America's Love Affair With Sleeping Pills May Be Waning
Fewer Americans are turning to sleep medications to fight insomnia.
After a dramatic rise in prescriptions for drugs like Ambien, the trend has ebbed, according to a new study, and fewer doctors are prescribing sleep medications. Use of these sleep aids dropped 31% between 2013 and 2018, researchers found.
"There are several possible reasons for this decline; for example, there's a greater awareness of the potential dangers in the use of these medications," said lead researcher Christopher Kaufmann. He's an assistant professor in the Department of Health Outcomes and Biomedical Informatics at the University of Florida.
"Also, there's been a recent upsurge in behavioral treatments for improving sleep that don't have the potential adverse outcomes that some medications might have," Kaufmann said.
The biggest drop-off (86%) in use of sleep drugs was seen among those over 80.
Before this new decline, researchers had reported that between 1993 and 2010, prescriptions for benzodiazepines jumped 69%. The drugs, which treat anxiety and insomnia, include diazepam (Valium) and alprazolam (Xanax). Over the same period, prescriptions for zolpidem (Ambien) rose 140%.
The surge was driven by direct-to-consumer marketing, particularly of Ambien in the early 1990s, as well as greater awareness of the benefits of sleep, Kaufmann said.
Since then, use of all types of sleep medications dropped, with the biggest decline (55%) in federally approved sleep aids.
For the study, Kaufmann's team used data from 29,400 participants in a U.S. government health survey conducted every two years.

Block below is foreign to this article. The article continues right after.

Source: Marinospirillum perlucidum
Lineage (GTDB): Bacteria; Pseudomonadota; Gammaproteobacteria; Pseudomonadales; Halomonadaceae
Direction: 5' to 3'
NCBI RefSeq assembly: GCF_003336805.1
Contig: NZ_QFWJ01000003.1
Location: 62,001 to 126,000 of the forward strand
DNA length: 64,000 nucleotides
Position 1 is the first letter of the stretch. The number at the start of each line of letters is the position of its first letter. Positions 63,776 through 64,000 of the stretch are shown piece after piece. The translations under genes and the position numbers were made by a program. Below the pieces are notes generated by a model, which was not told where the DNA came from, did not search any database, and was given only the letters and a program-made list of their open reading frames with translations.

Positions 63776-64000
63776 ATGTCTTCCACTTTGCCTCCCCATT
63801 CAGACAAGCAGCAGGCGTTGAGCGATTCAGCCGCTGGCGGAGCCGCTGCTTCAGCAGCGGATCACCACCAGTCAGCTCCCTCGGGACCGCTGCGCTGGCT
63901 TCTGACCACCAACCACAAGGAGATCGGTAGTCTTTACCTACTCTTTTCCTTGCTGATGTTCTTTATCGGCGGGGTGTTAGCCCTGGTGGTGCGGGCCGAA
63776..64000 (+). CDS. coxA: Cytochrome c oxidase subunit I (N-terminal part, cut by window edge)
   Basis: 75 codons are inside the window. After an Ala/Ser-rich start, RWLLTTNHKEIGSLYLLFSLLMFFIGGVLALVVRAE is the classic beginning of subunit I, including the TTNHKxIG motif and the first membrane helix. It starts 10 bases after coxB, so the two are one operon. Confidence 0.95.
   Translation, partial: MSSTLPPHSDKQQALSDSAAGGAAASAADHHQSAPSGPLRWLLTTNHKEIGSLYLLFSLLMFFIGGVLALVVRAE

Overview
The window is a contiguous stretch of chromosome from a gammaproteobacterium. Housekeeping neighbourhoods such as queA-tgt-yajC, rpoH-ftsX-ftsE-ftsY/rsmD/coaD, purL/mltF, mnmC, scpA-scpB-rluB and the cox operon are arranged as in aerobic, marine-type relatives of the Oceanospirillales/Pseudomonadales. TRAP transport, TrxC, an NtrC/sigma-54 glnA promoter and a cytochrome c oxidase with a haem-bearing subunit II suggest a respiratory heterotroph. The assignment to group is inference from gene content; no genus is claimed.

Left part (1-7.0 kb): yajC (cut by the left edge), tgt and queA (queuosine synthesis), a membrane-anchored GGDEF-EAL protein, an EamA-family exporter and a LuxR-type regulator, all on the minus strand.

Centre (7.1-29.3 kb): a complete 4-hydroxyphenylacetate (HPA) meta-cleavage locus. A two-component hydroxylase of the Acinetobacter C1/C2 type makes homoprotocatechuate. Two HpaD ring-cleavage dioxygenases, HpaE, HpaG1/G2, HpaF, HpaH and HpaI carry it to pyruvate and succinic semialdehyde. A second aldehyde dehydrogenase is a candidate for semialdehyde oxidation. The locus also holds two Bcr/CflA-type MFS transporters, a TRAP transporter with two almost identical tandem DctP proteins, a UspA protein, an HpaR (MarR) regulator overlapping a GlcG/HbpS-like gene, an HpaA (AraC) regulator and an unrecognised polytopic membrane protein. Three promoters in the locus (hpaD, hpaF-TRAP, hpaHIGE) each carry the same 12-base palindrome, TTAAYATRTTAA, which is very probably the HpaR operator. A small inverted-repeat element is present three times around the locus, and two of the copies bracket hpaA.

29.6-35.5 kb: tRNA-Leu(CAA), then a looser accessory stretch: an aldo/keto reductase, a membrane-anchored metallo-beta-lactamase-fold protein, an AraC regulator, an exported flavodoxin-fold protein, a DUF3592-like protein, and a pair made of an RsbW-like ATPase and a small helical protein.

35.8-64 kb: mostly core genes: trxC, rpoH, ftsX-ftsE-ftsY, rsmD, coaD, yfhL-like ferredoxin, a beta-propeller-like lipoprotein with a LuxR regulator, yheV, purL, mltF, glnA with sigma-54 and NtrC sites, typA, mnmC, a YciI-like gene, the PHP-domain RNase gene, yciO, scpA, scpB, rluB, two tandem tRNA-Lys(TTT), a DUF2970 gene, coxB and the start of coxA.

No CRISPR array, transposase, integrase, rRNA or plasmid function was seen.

Researchers said the decline was driven by data pointing to unwanted side effects of the medications. Among those are daytime drowsiness, as well as higher risk for car crashes, memory loss among older patients and falls that resulted in broken hips.
In 2019, the U.S. Food and Drug Administration required "Black Box" warnings on packaging of the sleep drugs eszopiclone (Lunesta), zolpidem (Ambien) and zaleplon (Sonata). Black Box warnings advise patients that affected drugs pose serious safety risks.
Kaufmann noted that these drugs were originally designed for short-term use to get people through bouts of insomnia as they reprogramed their sleep habits. Instead, many patients became chronic users.
"I think that people are beginning to become aware of the potential pitfalls of the use of these medications," Kaufmann said.
Dr. Stella Hahn, associate medical director of the Northwell Sleep Disorder Center in New Hyde Park, N.Y., said doctors are prescribing these drugs less and recommending alternatives such as cognitive behavioral therapy more.
"Cognitive behavioral therapy for insomnia is a more durable and safe option to treat insomnia," said Hahn, who reviewed the study findings.
The therapy helps identify thoughts, feelings and behaviors that contribute to insomnia. In other words, it gets at the underlying causes of sleep problems.
With the heightened awareness of the negative effects of sleep drugs, primary care doctors don't feel comfortable ordering them for long-term use without investigating other options, Hahn said.
She recommends several steps to help her patients get a good night's sleep:
- Limit caffeine (including none after 12 noon).
- Remove TV, computers, tablets or phones from the bedroom.
- Keep your bedroom cool and dark.
- Limit your time in bed to sleep.
- Wait until you're sleepy to go to bed.
- And if you have trouble sleeping, even in the middle of the night, get up and do something, like reading until you're drowsy.
If you take a supplement like melatonin to help you sleep, be sure to take it hours before bedtime, Hahn said.
"If you're taking it too close to bedtime, it can actually mess up your circadian rhythm," she said, adding that while it's not a great sleep medication, it can help patients with jet lag or shiftwork disorder.
The findings were recently published online in the Journal of Clinical Sleep Medicine.
The Mayo Clinic has more about prescription sleep medications.
SOURCES: Christopher Kaufmann, PhD, assistant professor, Department of Health Outcomes and Biomedical Informatics, University of Florida College of Medicine, Gainesville; Stella Hahn, MD, associate medical director, Northwell Sleep Disorders Center, New Hyde Park, N.Y.; Journal of Clinical Sleep Medicine, July, 12, 2022, online